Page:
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Corbyn’s defence chief backs Government on Russia amid criticism of leader

A group of Labour backbenchers said it “unequivocally accepts” the Russian state’s culpability for the incident.

A member of Jeremy Corbyn’s frontbench team has backed the Government over its mass expulsion of Russian diplomats, saying it would have been “easier for us” if the Labour leader made it clear he supported the move too.

Mr Corbyn received fierce criticism from Conservatives and some of his own MPs after his team raised doubts about who was responsible for the Salisbury nerve agent attack.

A group of Labour backbenchers said it “unequivocally accepts” the Russian state’s culpability for the incident, while Theresa May said it was “outrageous” that Mr Corbyn’s spokesman had said there was a “problematic” history over the use of UK intelligence.

Shadow defence secretary Nia Griffith said that it was “quite clear” that, due to the nature of the chemical weapon used, it had been an “act of aggression”.

“And that is why we are fully supporting the expulsion of 23 diplomats,” she told the Daily Mirror.

Ms Griffith said senior Labour figures had been briefed by security services over the attack on Sunday March 4 that left Sergei Skripal and his daughter Yulia fighting for their lives.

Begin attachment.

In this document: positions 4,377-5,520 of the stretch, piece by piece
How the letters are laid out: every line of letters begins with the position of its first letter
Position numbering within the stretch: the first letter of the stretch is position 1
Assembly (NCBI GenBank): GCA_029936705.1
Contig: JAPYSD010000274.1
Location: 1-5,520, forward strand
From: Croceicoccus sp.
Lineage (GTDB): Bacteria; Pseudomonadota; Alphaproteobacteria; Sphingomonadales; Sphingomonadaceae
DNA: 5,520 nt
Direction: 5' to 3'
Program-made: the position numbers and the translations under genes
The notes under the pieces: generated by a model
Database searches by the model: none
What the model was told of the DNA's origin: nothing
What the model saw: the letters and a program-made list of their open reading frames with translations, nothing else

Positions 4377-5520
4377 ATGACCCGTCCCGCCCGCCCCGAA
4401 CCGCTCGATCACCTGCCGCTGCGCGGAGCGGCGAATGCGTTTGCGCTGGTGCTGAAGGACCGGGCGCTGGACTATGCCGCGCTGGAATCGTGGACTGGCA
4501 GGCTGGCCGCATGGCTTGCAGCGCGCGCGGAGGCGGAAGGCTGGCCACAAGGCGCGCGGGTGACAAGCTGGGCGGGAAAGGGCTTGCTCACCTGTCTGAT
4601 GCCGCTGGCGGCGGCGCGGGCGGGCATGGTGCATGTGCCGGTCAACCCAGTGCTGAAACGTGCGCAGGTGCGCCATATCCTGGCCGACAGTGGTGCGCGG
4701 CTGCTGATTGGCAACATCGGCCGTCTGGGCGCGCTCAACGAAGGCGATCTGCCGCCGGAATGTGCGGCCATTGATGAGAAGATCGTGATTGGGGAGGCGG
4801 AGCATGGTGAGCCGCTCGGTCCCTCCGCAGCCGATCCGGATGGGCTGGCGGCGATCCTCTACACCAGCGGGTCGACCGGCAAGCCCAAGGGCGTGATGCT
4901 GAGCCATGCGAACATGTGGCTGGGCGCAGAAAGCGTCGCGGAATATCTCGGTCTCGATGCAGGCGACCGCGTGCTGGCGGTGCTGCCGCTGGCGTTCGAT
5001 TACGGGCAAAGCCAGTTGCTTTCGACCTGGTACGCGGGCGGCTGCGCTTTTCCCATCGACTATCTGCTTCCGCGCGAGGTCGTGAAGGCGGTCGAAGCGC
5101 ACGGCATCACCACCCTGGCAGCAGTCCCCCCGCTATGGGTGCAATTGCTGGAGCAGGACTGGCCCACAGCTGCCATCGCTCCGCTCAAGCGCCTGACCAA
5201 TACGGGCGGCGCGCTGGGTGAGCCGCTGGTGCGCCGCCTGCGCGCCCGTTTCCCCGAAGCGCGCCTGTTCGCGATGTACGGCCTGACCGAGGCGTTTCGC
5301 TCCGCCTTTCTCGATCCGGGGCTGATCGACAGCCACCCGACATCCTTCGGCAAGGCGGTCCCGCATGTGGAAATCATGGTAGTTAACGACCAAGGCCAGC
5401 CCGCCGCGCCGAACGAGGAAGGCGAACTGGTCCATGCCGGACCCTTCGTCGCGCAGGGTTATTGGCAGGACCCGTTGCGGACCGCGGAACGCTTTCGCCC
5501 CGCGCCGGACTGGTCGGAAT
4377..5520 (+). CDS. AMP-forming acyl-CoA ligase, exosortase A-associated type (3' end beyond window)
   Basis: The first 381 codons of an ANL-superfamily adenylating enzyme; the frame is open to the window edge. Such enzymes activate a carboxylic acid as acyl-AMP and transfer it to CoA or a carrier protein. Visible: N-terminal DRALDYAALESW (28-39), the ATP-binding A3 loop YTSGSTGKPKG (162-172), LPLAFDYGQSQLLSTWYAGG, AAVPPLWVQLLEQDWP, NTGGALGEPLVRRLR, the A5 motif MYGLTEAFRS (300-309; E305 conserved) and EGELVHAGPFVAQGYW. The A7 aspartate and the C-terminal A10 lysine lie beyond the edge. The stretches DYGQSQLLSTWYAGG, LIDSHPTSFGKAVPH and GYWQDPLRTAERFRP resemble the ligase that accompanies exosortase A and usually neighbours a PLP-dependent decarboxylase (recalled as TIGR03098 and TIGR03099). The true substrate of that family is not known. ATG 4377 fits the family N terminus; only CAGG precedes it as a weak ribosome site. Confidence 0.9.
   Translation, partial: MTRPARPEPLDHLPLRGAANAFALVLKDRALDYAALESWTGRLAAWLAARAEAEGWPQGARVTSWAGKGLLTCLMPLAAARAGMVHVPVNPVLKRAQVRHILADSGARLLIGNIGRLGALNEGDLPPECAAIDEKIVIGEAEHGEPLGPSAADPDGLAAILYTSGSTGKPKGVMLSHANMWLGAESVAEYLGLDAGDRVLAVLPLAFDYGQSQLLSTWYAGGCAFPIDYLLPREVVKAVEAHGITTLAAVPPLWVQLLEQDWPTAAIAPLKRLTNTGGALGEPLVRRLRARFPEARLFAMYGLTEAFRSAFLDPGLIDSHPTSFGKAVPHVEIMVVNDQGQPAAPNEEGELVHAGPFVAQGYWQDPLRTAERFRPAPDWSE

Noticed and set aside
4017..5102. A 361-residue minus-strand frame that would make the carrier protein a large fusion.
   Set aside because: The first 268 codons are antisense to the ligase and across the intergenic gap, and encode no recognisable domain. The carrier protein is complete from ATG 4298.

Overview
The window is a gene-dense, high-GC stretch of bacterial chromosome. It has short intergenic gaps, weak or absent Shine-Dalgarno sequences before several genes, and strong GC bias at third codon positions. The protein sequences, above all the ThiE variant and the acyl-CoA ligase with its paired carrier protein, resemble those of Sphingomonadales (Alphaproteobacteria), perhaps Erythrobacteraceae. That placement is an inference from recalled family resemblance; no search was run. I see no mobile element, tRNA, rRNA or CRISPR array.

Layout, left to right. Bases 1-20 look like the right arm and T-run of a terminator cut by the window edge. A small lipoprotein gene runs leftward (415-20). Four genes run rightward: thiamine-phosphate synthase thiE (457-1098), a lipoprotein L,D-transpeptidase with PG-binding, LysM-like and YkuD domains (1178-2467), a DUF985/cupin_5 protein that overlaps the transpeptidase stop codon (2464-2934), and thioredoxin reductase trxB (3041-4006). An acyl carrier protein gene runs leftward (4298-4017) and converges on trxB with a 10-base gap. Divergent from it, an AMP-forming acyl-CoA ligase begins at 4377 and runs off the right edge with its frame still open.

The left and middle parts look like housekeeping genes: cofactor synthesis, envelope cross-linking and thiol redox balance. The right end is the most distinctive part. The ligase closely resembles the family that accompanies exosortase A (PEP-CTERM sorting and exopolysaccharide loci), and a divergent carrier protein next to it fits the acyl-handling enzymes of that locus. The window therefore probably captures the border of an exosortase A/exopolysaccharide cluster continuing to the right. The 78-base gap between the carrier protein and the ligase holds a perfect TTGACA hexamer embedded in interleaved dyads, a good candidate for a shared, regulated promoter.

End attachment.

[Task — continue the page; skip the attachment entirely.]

Asked if Mr Corbyn had undermined UK security assessments that it was “highly likely” Russia was behind their poisoning, Ms Griffith said: “Looking back, perhaps it would have been easier for us if he had made it clear at the beginning of what he said, just how much we support the expulsion of the diplomats.

“It would have been easier and perhaps we would not have had the conversations we are seeing.”

Ms Griffith’s comments were quickly supported by several Labour MPs.

Exeter MP Ben Bradshaw said she was “spot on”, while Kingston Upon Hull North MP Diana Johnson said she “fully” supported the shadow defence secretary.

The Sun, meanwhile, reported that shadow foreign secretary Emily Thornberry told a London seminar: “We utterly condemn this despicable act and support all the measures taken by the Government today.”

Mr Corbyn’s spokesman’s comments prompted Labour backbencher John Woodcock to table an Early Day Motion “unequivocally” accepting the “Russian state’s culpability” for the attack, and supporting “fully” the statement made by Mrs May in the Commons.

The motion was swiftly signed by a number of prominent critics of Mr Corbyn, some of whom went public with their criticism of the leader’s senior aide Seumas Milne.

Labour MP Anna Turley tweeted: “I’m afraid Seumas doesn’t speak for my Labour or British values”, while Chuka Umunna said: “Mr Milne’s comments do not represent the views of the majority of our voters, members or MPs.”

The Labour spokesman said the Government may have more information.

He told reporters: “The Government has access to information and intelligence on this matter which others don’t.

“However, also there is a history in relation to weapons of mass destruction and intelligence which is problematic, to put it mildly.

“So, I think the right approach is to seek the evidence to follow international treaties, particularly in relation to prohibitive chemical weapons.”

Asked if he could rule out the possibility of Russia being framed, the spokesman said the evidence pointed “overwhelmingly” to the two options set out by the PM.

“In the meantime I think it is essential we follow the evidence and what the evidence produces,” he added.

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